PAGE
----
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Hormones are organic substances that plants and animals secret, regulating physiological activities and maintaining homeostasis.[1]

Anecdotally, some sufferers of CFS/ME find help in supplementing with Melatonin. Melatonin, also known as N-acetyl-5-methoxy tryptamine, is a hormone that is produced by the pineal gland in animals and regulates sleep and wakefulness. Those supplementing with Melatonin report better, deeper sleep. Sufferers report the effect of Melatonin supplementation is not immediate and should be tried for a few weeks before determining if it mitigates sleep problems. Supplementation can range from 1 mg/day to 10 mg/day and perhaps higher as studies involving breast cancer patients have supplemented with 20 mg/day. Melatonin supplementation should be done in conjunction with your physician's advice.

Vitamin D would also be a good hormone to supplement for ME/CFS sufferers. Low Vitamin D has been linked to many diseases including MS (multiple sclerosis which like ME is a neuroimmune disease). Optimal Vitamin D range is 50 – 80 ng/mL. Vitamin D can be tested with a simple, inexpensive blood test by a physician. A good process to follow is to have your physician test your Vitamin D level and then begin supplementation. Typical supplementation varies by individual and ranges from 1,000 IU per day to 10,000 IU per day. After supplementing for 90 days, have your physician retest and continue this process by increasing your dose until you reach at least 50 ng/mL on your test.

Restoring youthful hormone levels may be helpful for those sufferers over 25 years of age, as hormone levels peak in late teens/early 20s. Restoration should only be done with bioidentical hormones. Hormones to ask your physician about should include DHEA, Testosterone, Progesterone, Estradiol, Estriol, and Pregnenolone. Estriol and Estradiol are typically supplemented in an 80/20 ratio. Hormone level can be assessed via urine, saliva, and blood. Each type of test has pros and cons.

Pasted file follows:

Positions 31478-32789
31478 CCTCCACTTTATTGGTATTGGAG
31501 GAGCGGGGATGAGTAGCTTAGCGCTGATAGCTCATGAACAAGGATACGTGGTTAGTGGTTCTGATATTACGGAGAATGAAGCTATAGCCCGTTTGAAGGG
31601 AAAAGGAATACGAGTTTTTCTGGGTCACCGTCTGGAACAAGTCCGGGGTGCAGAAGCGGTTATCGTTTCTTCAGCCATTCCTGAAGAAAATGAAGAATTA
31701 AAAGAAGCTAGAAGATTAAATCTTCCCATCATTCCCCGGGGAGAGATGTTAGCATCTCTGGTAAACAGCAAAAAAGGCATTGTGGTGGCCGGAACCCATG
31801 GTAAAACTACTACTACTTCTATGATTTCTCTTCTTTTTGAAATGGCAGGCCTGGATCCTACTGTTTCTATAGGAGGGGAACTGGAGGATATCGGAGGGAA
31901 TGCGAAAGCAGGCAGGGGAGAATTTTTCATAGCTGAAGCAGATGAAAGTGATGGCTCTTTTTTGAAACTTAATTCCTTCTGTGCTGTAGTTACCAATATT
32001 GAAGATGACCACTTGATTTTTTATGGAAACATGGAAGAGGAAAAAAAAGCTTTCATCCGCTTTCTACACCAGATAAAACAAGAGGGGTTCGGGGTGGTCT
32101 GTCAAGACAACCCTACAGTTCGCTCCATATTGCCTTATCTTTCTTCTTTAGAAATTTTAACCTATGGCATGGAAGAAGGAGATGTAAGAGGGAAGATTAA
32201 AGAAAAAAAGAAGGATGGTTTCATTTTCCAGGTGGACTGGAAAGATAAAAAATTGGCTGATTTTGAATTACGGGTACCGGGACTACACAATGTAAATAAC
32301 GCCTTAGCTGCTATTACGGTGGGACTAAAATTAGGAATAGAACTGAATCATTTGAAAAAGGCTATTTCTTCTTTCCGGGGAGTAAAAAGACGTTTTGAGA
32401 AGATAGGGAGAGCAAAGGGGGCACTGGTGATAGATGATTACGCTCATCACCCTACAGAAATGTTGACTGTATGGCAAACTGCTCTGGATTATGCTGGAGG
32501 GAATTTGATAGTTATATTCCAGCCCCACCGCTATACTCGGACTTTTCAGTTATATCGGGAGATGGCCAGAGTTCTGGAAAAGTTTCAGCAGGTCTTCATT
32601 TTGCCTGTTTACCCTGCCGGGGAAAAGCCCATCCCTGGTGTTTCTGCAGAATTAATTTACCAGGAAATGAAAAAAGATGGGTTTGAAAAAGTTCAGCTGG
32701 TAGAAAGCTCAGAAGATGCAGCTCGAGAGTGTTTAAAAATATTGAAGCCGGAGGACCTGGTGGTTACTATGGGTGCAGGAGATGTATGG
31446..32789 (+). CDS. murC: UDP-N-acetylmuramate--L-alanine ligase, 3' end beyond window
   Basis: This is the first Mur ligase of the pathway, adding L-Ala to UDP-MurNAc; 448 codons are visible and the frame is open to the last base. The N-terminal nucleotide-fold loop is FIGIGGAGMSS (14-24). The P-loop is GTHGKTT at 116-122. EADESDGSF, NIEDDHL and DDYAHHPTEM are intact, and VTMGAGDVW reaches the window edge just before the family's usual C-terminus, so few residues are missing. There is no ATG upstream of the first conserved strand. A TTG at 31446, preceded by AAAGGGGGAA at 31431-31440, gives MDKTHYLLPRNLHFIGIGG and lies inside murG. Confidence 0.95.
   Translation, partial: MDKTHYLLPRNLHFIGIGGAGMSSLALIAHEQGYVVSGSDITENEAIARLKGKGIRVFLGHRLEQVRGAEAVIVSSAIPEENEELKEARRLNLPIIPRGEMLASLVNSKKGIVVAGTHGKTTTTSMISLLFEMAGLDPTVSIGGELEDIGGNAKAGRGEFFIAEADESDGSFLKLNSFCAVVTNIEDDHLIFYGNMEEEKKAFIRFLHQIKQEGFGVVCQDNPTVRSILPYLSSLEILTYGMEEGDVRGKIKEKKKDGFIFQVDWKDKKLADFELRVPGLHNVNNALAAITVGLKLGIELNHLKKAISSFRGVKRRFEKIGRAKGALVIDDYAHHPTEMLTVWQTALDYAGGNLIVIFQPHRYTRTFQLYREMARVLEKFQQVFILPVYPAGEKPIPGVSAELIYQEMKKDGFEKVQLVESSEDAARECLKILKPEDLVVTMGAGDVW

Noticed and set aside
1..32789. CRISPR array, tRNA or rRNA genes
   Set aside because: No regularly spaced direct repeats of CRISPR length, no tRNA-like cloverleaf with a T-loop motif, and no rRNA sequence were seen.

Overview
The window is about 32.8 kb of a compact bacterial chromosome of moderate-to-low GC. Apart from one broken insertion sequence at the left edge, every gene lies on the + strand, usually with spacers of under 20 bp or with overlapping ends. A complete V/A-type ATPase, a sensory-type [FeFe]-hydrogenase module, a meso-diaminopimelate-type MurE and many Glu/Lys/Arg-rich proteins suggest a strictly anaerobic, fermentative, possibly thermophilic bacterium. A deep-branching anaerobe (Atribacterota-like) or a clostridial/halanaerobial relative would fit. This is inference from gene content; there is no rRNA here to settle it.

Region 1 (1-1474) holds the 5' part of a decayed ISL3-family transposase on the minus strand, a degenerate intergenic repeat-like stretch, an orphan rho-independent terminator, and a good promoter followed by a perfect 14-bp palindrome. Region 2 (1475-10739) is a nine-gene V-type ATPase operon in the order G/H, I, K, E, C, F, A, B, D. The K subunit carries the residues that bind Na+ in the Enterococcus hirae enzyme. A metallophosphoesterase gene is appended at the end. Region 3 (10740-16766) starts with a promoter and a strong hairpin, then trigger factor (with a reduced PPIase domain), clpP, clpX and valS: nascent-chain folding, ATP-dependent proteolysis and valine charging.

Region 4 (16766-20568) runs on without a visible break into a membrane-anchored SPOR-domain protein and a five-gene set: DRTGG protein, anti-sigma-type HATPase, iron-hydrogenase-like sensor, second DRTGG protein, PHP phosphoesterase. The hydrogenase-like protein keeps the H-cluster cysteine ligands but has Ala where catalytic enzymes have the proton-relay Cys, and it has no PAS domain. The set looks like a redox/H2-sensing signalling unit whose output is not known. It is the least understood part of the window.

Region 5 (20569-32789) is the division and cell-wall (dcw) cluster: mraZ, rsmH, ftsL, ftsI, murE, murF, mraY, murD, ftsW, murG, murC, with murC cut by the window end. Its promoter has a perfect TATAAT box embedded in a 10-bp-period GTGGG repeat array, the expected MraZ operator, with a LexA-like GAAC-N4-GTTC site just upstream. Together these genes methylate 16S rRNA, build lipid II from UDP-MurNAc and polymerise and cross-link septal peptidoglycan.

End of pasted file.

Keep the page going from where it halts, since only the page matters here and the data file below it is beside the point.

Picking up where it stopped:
Notable studies[edit | edit source]

  • 2010, Hormonal alterations in adolescent chronic fatigue syndrome[2] (Abstract)

See also[edit | edit source]

References[edit | edit source]

Myalgic encephalomyelitis (ME) - A disease often marked by neurological symptoms, but fatigue is sometimes a symptom as well. Some diagnostic criteria distinguish it from chronic fatigue syndrome, while other diagnostic criteria consider it to be a synonym for chronic fatigue syndrome. A defining characteristic of ME is post-exertional malaise (PEM), or post-exertional neuroimmune exhaustion (PENE), which is a notable exacerbation of symptoms brought on by small exertions. PEM can last for days or weeks. Symptoms can include cognitive impairments, muscle pain (myalgia), trouble remaining upright (orthostatic intolerance), sleep abnormalities, and gastro-intestinal impairments, among others. An estimated 25% of those suffering from ME are housebound or bedbound. The World Health Organization (WHO) classifies ME as a neurological disease.

ME/CFS - An acronym that combines myalgic encephalomyelitis with chronic fatigue syndrome. Sometimes they are combined because people have trouble distinguishing one from the other. Sometimes they are combined because people see them as synonyms of each other.

The information provided at this site is not intended to diagnose or treat any illness.
From MEpedia, a crowd-sourced encyclopedia of ME and CFS science and history.